Take the 2-minute tour ×
Stack Overflow is a question and answer site for professional and enthusiast programmers. It's 100% free.

Can you make this R code faster? Can't see how to vectorize it. I have a data-frame as follows (sample rows below):

> str(tt)
'data.frame':   1008142 obs. of  4 variables:
 $ customer_id: int, visit_date : Date, format: "2010-04-04", ...

I want to compute the diff between visit_dates for a customer. So I do diff(tt$visit_date), but have to enforce a discontinuity (NA) everywhere customer_id changes and the diff is meaningless, e.g. row 74 below. The code at bottom does this, but takes >15 min on the 1M row dataset. I also tried piecewise computing and cbind'ing the subresult per customer_id (using which()), that was also slow. Any suggestions? Thanks. I did search SO, R-intro, R manpages, etc.

   customer_id visit_date visit_spend ivi
72          40 2011-03-15       18.38   5
73          40 2011-03-20       23.45   5
74          79 2010-04-07      150.87  NA
75          79 2010-04-17      101.90  10
76          79 2010-05-02      111.90  15


all_tt_cids <- unique(tt$customer_id)

# Append ivi (Intervisit interval) column
tt$ivi <- c(NA,diff(tt$visit_date))
for (cid in all_tt_cids) {
  # ivi has a discontinuity when customer_id changes
  tt$ivi[min(which(tt$customer_id==cid))] <- NA

(Wondering if we can create a logical index where customer_id differs to the row above?)

share|improve this question

1 Answer 1

up vote 6 down vote accepted

to set NA to appropriate places, you again can use diff() and one-line trick:

> tt$ivi[c(1,diff(tt$customer_id)) != 0] <- NA


let's take some vector x

x <- c(1,1,1,1,2,2,2,4,4,4,5,3,3,3)

we want to extract such indexes, which start with new number, i.e. (0,5,8,11,12). We can use diff() for that.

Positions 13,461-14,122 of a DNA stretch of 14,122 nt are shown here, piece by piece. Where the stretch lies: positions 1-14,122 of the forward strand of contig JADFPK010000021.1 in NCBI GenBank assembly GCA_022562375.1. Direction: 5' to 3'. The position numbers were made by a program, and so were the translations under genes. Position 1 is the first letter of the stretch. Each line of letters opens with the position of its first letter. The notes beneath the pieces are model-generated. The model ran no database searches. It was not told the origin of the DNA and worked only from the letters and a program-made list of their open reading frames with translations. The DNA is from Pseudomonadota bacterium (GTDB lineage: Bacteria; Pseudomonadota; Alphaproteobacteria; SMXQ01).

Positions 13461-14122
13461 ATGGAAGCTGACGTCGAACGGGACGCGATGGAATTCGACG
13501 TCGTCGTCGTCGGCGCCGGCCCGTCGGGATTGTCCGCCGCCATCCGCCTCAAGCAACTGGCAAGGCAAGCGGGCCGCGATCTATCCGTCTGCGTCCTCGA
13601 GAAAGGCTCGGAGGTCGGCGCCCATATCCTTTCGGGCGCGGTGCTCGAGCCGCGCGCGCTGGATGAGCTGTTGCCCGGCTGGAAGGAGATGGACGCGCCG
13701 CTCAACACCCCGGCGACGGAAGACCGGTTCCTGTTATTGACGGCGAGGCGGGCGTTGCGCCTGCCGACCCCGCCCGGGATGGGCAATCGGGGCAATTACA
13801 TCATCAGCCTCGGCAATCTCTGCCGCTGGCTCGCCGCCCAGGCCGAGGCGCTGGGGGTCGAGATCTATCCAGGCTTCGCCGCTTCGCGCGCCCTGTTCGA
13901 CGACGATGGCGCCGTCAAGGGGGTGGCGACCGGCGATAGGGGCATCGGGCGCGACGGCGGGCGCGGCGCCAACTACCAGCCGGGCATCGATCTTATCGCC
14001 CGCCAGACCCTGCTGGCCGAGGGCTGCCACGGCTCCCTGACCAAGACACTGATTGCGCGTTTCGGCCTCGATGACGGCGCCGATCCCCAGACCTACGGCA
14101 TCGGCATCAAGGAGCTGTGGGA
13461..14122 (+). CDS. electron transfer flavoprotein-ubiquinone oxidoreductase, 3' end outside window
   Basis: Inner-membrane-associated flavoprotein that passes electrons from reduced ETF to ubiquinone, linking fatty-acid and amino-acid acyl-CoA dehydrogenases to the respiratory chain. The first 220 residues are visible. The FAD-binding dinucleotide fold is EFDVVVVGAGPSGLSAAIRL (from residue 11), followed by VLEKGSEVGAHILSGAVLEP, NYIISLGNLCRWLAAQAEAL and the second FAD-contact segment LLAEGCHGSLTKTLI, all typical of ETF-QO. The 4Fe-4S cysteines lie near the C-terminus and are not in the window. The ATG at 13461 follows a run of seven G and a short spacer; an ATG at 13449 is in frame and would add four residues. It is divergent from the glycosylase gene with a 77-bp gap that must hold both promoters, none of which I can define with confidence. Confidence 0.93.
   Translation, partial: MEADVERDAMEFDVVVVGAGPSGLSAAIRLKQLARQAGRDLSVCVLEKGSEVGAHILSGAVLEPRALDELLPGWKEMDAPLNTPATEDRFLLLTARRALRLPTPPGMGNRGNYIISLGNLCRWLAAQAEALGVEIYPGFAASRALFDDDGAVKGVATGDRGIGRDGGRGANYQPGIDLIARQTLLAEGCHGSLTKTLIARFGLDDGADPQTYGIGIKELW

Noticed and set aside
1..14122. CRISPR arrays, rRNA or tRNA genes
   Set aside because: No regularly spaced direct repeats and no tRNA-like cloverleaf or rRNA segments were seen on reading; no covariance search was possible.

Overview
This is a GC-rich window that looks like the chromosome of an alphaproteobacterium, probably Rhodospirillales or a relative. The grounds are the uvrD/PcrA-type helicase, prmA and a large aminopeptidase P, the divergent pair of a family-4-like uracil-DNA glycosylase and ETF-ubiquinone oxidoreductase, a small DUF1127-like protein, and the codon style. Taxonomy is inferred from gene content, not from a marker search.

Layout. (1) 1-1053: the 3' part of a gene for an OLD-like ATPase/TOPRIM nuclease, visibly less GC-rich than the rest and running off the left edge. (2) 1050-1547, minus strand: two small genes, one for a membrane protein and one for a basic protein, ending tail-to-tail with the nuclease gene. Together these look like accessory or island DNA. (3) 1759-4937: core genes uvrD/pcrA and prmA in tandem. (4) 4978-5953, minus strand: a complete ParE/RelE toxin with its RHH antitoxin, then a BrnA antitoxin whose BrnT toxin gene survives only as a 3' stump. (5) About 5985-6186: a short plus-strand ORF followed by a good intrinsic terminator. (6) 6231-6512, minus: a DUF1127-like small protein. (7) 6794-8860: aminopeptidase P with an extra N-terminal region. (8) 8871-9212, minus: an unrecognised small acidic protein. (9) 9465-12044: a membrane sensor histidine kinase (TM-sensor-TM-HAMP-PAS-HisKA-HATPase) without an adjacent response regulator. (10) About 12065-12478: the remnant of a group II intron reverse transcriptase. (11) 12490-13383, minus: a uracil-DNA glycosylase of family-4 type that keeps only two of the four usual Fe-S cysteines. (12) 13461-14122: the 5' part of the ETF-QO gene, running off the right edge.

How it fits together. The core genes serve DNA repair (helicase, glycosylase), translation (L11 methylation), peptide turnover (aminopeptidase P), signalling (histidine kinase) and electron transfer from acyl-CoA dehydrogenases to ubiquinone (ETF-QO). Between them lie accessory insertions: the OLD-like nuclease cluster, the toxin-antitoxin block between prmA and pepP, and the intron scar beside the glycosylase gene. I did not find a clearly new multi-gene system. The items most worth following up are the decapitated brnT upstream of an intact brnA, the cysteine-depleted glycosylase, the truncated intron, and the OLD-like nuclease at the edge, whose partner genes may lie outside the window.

y <- c(1,diff(x))
# y = 1  0  0  0  1  0  0  2  0  0  1 -2  0  0

and take those indexes, that are not equal to zero:

x[y!=0] <- NA
share|improve this answer
Awesome! You meant tt$ivi[c(1,diff(tt$customer_id)) != 0] <- NA –  smci Oct 31 '11 at 7:22
sure, customer_id, thank you –  Max Oct 31 '11 at 7:26
Sure I get the idea, I just don't get why this should be >1000x faster than the sequential access. –  smci Oct 31 '11 at 7:29
@smci, there are several discussions in SO about why R loops are slower than vectorization. for ex. take a look at stackoverflow.com/questions/7142767/why-are-loops-slow-in-r –  Max Oct 31 '11 at 8:17
@smci The bottleneck in your code is the assignment using <- to a data.frame, which is very slow. You should be able to get a substantial performance improvement by using lapply rather than a loop. (Note that I am not saying lapply is faster than loops in general. It's not lapply that is faster, but avoiding '<-.data.frame' during each iteration.) –  Andrie Oct 31 '11 at 8:17

Your Answer


By posting your answer, you agree to the privacy policy and terms of service.

Not the answer you're looking for? Browse other questions tagged or ask your own question.